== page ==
UConn Health Glycogen Storage Disease Lab

Dr. Lee’s laboratory at UCONN was created exclusively for GSD research, where scientists work

toward developing cures through preclinical research using animal models of GSDs.


The lab raises awareness about GSD and gene therapy among research communities, collaborating

with research groups around the world. The lab is central to the clinical GSD program team at UConn

Health/Connecticut Children’s Medical Center, and participates in monthly "Bench to Bedside"

meetings to discuss findings from both basic sciences and clinical cares.


Ongoing Research Project on GSD-Ia

Evaluation of AAV-neutralizing antibody digesting enzyme in murine model of Glycogen Storage

Disease Type Ia:


To date in the Phase 3 clinical trial of AAV8-mediated GSD-Ia gene therapy, the cohorts that received

the gene therapy have shown sustained efficacy. While this is positive, it is also clear that it is not a

permanent cure. Going forward, all patients will require redosing. However, as normal response to

any kinds of virus, human body produces “neutralizing antibody” against the AAV8 gene therapy, and

it disables the gene therapy. Therefore, the cohorts who received the first dose should have the

neutralizing antibodies to the AAV gene therapy, so the second dose will not work for the cohorts

Additionally, a large number of GSD-Ia patients carry pre-existing neutralizing antibodies against

AAV8; these individuals have already been excluded from the current clinical trial.


Thanks to The Children's Fund for Glycogen Storage Disease Research, the lab has initiated a project

to evaluate neutralizing antibody-digesting enzymes in GSD-Ia gene therapy. The redosing efficacy of

AAV8-hG6PC will be evaluated in a GSD-Ia mouse model. Once an optimized condition is identified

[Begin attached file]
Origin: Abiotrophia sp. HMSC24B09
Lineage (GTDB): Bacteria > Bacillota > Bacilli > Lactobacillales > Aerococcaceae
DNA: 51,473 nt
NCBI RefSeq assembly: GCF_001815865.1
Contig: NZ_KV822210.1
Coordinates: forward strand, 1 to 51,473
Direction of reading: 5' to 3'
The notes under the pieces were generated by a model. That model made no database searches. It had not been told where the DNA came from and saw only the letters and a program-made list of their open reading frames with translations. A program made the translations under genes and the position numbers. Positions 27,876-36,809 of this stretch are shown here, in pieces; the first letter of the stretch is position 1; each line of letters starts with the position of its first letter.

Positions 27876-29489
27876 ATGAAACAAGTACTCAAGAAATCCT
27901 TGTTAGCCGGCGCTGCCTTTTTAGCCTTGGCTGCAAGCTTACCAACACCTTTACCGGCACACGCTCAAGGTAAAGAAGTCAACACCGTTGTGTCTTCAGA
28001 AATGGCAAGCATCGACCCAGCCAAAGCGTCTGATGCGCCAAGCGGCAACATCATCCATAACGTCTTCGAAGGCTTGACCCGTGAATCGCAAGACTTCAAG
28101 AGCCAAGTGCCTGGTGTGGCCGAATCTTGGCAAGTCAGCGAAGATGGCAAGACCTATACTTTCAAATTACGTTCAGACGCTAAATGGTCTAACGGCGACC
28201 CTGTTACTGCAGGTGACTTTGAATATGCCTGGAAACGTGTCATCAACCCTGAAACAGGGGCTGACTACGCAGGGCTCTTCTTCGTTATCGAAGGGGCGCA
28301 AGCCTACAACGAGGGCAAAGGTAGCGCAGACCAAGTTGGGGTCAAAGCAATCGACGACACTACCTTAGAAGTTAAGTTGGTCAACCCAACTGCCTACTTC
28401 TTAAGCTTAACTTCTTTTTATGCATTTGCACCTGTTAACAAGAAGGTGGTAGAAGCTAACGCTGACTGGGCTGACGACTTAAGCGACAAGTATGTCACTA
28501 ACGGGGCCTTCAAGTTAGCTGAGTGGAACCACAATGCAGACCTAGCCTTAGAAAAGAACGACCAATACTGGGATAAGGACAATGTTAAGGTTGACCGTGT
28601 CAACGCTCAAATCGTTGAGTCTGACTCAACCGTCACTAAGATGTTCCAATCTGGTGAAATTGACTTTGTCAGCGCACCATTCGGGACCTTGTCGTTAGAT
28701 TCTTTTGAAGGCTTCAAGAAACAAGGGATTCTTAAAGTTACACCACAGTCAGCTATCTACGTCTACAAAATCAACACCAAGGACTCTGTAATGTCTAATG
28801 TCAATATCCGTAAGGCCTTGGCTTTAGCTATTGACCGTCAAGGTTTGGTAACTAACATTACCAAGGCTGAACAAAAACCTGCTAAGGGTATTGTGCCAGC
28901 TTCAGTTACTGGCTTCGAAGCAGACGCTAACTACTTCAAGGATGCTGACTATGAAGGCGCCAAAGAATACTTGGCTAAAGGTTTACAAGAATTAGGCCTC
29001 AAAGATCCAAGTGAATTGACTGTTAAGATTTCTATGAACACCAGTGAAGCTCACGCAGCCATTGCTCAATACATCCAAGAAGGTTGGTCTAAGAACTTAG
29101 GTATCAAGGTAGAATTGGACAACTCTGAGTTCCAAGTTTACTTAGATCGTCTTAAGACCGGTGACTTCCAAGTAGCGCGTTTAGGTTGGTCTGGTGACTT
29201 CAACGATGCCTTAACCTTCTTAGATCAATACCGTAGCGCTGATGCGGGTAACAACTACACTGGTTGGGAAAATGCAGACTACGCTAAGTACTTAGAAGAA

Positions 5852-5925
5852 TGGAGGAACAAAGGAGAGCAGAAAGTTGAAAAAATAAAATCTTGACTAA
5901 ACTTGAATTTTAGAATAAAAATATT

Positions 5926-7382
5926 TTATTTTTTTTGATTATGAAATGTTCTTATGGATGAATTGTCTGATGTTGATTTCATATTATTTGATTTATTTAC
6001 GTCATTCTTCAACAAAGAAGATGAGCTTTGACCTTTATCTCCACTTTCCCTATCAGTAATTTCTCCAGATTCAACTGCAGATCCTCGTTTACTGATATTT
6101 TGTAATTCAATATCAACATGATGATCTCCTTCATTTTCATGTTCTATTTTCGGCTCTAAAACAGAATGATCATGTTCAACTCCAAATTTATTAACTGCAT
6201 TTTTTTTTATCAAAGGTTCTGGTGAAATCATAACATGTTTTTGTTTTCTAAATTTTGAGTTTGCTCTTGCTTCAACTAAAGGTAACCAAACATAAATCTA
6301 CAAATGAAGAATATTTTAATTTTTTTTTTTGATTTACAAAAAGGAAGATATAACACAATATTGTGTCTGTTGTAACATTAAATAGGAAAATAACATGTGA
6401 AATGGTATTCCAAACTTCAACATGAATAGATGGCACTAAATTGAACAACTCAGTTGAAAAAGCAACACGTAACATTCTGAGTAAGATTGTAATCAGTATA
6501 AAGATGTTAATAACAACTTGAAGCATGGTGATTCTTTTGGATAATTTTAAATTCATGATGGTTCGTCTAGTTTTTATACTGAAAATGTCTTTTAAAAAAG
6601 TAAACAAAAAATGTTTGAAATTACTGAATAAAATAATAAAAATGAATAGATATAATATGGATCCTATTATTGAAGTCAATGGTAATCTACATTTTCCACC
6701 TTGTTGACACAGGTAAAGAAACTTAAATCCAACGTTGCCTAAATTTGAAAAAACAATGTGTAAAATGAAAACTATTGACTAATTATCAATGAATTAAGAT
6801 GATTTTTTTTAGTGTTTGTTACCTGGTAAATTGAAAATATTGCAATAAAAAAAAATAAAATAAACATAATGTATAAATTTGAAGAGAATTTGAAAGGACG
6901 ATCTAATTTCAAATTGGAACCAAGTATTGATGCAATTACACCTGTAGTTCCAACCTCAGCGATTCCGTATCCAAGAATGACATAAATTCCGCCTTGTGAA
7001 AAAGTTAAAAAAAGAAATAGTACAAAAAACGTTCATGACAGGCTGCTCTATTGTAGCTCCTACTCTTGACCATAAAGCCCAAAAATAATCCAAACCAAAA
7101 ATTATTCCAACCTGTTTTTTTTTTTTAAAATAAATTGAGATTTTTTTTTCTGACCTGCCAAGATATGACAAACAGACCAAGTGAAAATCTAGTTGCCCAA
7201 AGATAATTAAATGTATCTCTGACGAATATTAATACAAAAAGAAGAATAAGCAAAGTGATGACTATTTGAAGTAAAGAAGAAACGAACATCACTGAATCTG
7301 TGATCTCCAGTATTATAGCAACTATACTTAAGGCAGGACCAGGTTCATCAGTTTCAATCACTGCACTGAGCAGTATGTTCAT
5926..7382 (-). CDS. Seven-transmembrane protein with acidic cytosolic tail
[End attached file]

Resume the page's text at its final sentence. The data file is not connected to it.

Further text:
in the preclinical model, the lab will offer recommendations for the clinical translation of the GSD-Ia

gene therapy.


Future Project Under Development:

AAV-mediated treatment allows for the delivery of a functional copy of G6Pase-α to liver cells.

However, there is a significant obstacle for pediatric patients because of their rapid hepatic growth.

To ensure stable G6PC expression despite early intervention, the lab is working on a novel concept

for a gene therapy vector that introduces a functional copy of G6Pase-α into a designated location

without disturbing other genetic information. We are hopeful that this new development will lead to

gene therapy for the infant and pediatric populations with GSD-Ia.


Explanaiton Notes

What is AAV8 mediated GSD 1a gene therapy?

It is a medical approach that uses a harmless virus to deliver and insert a corrected or therapeutic

gene (that is G6Pase-a enzyme for GSD-Ia) into a patient's cells. The AAV (adeno associated virus)

acts as a delivery vehicle, carrying the desired genetic material into the patient's cells so that they

can produce the missing or corrected G6Pase-a enzyme. There are several different kinds of AAV. In

the GSD-Ia case, we need to deliver the gene into the liver, so we use AAV8, because AAV8 is the

best for liver gene delivery.



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" ... because every child deserves to be healthy."

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